A Mercer University professor shares her expertise with key groups to help prevent chemical weapons attacks.
By Kay Torrance
In a remote, mountainous region in western Sudan known as Jebel Marra in 2016, the rocket attacks came often and without warning. Homes were decimated. People and livestock were killed. Others, especially children, suffered horrible burns to their body.
More than 30 rocket attacks occurred that year in Jebel Marra, believed to be a rebel stronghold by the Sudanese government. The Sudanese military forces, which have been implicated in similar attacks, are believed to be behind these too, according to Amnesty International (AI), which collected evidence and eyewitness accounts from survivors. Amnesty went public in September 2016 with a 100-page report and a press conference to publicly name the government of Sudan as a perpetrator of chemical warfare.
Amnesty put together its report with the help of Dr. Jennifer Knaack, assistant professor in Mercer University’s College of Pharmacy. Knaack lends her time to the American Association for the Advancement of Science’s On-call Scientists program, which connects scientists, engineers, and health professionals to human rights organizations seeking expertise. She and another scientist who lends time to On-call, Keith Ward, formerly with the Department of Defense, reviewed Amnesty’s photos and survivors’ accounts. They determined the wounds were consistent with those previously seen from chemical weapons and that the likely weapon was sulfur mustard, a gas that can form large blisters on exposed skin and in the lungs.
Knaack and Ward’s analysis was included in the report, which also was submitted to the United Nations. The report contained many grisly photos of injured children, women and men. Amnesty believes that more than 200 people were killed in the 2016 attacks; there is little to no health care in the area so many people went untreated.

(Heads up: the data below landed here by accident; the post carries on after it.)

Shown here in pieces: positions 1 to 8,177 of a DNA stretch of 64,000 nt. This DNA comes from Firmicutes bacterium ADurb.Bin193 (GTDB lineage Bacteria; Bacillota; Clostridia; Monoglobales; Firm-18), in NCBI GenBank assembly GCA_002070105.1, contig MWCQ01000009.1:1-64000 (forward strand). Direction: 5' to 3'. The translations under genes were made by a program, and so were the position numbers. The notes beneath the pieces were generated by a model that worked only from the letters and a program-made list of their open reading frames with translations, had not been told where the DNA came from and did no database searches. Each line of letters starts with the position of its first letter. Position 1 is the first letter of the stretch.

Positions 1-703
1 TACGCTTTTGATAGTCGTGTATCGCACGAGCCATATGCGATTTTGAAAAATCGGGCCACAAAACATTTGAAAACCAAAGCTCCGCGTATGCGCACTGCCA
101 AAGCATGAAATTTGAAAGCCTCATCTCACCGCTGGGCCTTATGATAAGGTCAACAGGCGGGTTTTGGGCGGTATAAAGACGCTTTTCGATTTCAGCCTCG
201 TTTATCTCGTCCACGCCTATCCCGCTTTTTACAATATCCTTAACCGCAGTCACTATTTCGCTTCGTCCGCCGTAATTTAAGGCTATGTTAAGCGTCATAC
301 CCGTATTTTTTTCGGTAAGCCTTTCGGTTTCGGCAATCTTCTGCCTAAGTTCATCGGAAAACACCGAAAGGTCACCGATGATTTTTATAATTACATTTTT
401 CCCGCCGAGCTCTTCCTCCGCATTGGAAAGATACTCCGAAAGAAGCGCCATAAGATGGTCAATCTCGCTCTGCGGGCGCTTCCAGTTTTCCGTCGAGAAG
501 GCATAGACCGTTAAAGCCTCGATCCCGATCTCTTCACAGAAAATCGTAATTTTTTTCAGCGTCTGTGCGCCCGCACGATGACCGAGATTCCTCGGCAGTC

“I’d like to see that nobody gets away with chemical weapons attacks, and that the people who are being attacked are getting some supportive therapy or aid,” she said. “I’m really passionate about this, and this is a priority for me, because if I’m not able to go into these areas to directly help people, then I can do this.”
Knaack and Ward attended the press conference at the U.N. General Assembly meeting in New York. There, Knaack fielded questions from journalists and was interviewed on-camera by the French news agency Agence France-Presse. She also was quoted by CNN.
Last October, Knaack participated in a conference call with the Organisation for the Prohibition of Chemical Weapons (OPCW) in The Hague. The OPCW and U.N. meetings took place an in effort to increase awareness of the attacks and to persuade the U.N. to investigate the Sudanese government.
“I can’t stop people from releasing these agents and people being exposed to them, but I can at least help call attention to the problem and hopefully contribute to stopping it,” she said.
Knaack also worked with Amnesty on the use of alleged nerve agents in Syria in 2013 and 2017 and has counseled staffers on how best to collect samples in the field. Before joining Mercer’s faculty, Dr. Knaack worked for the Centers for Disease Control and Prevention as a chemical warfare expert where she developed and studied tests to determine if a person has been exposed to chemical warfare agents. At Mercer, she oversees a lab where she and her team of graduate students develop diagnostic methods for measuring exposure to synthetic or natural toxins.
Kay Torrance is director of communications and marketing
at Mercer University College of Pharmacy in Atlanta.